I’ve taken a look at numerous Japanese publications on my Things Japanese blog, but I think this one is worth airing here. I’ve long dreamed of getting a story paper or comic from one of our enemies during (or, in the case of WW1, the years immediately before) the world wars, and in 2014 I finally got an issue of Kodan Kurabu from 1942! … but, aside from some funny cartoons, it’s not that interesting (I’ll still “do” it on Things Japanese one day). Then, in 2015, (from the same shop, even) I got a Boys’ Own story paper from 1943. This one is full of derring-do, talk of how the allies will be smashed by the might of Japan, etc… yet is tempered with air-raid advice, which indicates the situation on the “unreachable” Japanese home islands wasn’t as in keeping with the government propaganda as they would have liked.
Much is written in English about American and British comics during the war (most of it, in recent years, sneering contempt for “propaganda”, or mock-shock at the depiction of children in battles), but virtually nothing is said about the other side, so let’s say it! (Actually, there are a few English-language articles about Shonen Kurabu. But they’re all full of critical theory).
Unfortunately, even my modern Japanese is hardly up to scratch, so I can’t say very much. The written language underwent a number of rationalisations and simplifications in 1946, getting rid of a number of irregularities, such as words that are said with U (う) at the end being written with Fu (ふ), and also the “long Ku” (く), which actually means “repeat the previous two letters”. Even my old Japanese teacher managed to slip up on that, pronouncing it “Kuuuu” in front of a bunch of Japanese historians. This probably also explains my bizarre / incomplete translations on previous occasions. I knew some kanji had been removed from circulation, but not about words being “spelled” differently!
Anyway, this particular story paper is the issue of Shonen Kurabu (Boys’ Club) from December 1943. You might think that “Kurabu” being used for “Club” indicates a loan word, taken from English, which would be written with the katakana クラブ. But actually it’s written with the kanji 倶楽部, which also means “Club” in Chinese. The fact they are pronounced Ku Ra Bu in Japanese appears to be nothing more than an incredible coincidence! That didn’t stop them from going over to katakana after the war, anyway.
This one’s from 1951. Note the writing now goes in the other direction.
But, to drag ourselves back to the issue in hand, it opens with the usual ads and contents page, many of the adverts have a greater or lesser war theme…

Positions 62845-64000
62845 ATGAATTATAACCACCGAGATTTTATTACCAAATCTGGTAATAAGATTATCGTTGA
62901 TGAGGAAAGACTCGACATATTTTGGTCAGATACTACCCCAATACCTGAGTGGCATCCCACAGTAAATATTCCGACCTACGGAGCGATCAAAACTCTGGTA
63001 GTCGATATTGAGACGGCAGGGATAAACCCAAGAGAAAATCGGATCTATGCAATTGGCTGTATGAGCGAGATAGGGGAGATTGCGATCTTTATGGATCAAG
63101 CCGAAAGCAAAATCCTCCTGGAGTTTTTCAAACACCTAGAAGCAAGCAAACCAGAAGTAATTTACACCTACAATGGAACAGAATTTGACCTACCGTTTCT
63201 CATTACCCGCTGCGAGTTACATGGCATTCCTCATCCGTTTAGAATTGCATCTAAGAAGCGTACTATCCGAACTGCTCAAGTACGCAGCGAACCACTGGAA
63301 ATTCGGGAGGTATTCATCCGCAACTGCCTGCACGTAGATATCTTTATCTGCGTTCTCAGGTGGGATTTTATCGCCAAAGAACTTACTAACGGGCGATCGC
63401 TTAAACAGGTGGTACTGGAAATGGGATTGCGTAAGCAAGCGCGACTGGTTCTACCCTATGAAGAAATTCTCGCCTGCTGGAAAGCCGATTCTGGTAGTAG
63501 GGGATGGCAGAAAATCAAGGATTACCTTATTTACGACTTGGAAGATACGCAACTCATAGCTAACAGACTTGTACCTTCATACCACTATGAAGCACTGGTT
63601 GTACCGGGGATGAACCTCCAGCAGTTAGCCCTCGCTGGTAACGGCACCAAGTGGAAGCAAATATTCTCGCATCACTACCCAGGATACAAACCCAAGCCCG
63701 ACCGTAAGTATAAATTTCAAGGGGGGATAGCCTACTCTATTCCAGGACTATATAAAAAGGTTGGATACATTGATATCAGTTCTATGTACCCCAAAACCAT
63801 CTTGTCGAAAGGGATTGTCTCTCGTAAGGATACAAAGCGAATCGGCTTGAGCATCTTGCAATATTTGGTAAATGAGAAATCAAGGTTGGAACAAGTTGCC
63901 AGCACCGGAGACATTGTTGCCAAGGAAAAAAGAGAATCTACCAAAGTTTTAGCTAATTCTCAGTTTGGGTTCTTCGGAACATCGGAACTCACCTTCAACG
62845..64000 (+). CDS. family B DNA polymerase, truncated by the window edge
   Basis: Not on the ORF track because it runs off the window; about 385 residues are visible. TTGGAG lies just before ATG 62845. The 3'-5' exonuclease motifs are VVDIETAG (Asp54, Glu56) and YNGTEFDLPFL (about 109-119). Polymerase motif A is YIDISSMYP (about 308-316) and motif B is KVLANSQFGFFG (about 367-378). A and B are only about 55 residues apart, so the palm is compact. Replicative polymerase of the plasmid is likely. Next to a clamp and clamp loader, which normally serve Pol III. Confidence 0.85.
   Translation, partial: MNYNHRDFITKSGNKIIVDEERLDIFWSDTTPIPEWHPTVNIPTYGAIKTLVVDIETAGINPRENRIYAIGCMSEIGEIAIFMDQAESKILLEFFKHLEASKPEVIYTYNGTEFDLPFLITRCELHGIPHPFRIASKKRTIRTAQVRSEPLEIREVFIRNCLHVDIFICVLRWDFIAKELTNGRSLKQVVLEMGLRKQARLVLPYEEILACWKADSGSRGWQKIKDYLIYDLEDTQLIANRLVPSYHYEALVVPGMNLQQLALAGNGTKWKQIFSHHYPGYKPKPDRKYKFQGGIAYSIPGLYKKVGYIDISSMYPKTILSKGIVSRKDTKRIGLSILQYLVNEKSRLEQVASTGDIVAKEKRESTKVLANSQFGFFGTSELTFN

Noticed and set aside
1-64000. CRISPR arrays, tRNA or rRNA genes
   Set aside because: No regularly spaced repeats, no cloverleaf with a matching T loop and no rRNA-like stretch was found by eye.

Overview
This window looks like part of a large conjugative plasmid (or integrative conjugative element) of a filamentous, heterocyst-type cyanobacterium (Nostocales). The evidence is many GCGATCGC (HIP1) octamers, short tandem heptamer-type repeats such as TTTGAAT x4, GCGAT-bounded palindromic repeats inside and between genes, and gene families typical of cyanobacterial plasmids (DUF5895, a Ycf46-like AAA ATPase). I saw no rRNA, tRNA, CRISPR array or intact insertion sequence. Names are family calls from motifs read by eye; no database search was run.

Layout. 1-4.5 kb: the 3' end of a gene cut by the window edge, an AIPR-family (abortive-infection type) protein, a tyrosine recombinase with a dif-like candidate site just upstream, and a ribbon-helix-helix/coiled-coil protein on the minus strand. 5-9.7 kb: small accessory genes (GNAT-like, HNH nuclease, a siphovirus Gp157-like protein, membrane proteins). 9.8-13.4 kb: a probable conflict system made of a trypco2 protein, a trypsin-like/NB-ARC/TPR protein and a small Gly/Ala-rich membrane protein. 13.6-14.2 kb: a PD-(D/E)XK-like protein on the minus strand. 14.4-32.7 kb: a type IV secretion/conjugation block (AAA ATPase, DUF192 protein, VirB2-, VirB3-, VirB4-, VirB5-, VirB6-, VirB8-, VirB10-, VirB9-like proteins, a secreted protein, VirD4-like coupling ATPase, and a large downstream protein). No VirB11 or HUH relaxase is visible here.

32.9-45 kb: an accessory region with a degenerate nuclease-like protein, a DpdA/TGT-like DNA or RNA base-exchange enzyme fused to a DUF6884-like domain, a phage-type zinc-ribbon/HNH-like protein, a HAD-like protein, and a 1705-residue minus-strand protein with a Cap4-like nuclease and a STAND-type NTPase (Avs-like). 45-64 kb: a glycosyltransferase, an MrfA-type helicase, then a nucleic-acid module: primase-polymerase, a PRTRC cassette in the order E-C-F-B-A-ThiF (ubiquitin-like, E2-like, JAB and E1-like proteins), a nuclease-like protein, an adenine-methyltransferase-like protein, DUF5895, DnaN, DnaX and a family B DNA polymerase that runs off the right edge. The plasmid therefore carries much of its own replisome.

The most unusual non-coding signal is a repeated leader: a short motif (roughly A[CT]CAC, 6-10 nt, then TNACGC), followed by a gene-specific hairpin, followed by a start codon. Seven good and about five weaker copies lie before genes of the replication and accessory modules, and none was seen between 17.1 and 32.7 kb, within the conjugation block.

We also get this page, which appears to be an imperial edict, right from the pen of Emperor Showa himself! Old British story papers used to get celebrities like Lord Baden-Powell (who may be familiar as the founder of the Scouts) to write to them, but I’m not sure one ever secured the reigning monarch! Anyway, it’s written in “court Japanese”, which is heavy on kanji, broken up by small katakana. There’s no hiragana at all! You can see a rather more famous example of court Japanese on this Wikipedia page.
The contents page is not the “usual” fold-out thing, due to paper shortages. It does contain some happy islanders, greeting their liberators, though. It also repeats the slogan from the cover, which is something along the lines of “Victory in the great East Asian war number” – perhaps indicating that this was an especially war-themed issue, even for the time?
Following that, the coloured plate that many Japanese magazines of the period seem to have (see my look at King from 1939). This one shows patriotic school children bowing to their teacher. The title is “Reliable / Level-headed Pupils”. Perhaps they are being rewarded for the best attendance record, or highest score in thier exams?
After a page on how some ancient Chinese “bone script” characters evolved into modern Kanji, there’s some more wash plates. This time thrilling accounts of derring-do at the front. Here some soldiers bravely charge an enemy tank. The title appears to refer to “meat bullets” who “sacrificed themselves”. Was it a suicide bombing (one guy’s got some big cylinders on his back), or just a last-ditch charge to avoid the shame of surrender?
Another plate shows an artilleryman, who has somehow ended up in the sea, with his gun on a raft, tellling sailors to rescue the gun first. That really is straight out of Commando!
Well, War Picture Library, actually…
The main body of the paper is, of course, the stories! They cover the land, sea and air campaigns (with some very faint and ghostly illustrations). There’s also the usual samurai tales, and a story that looks-like-comedy-from-the-illustrations-anyway. The first of the stories has an odd character in it, but the title is something to do with the water of a river (though it’s not “the river water flows”, or anything like that). It’s subtitled as an old legend of Japan.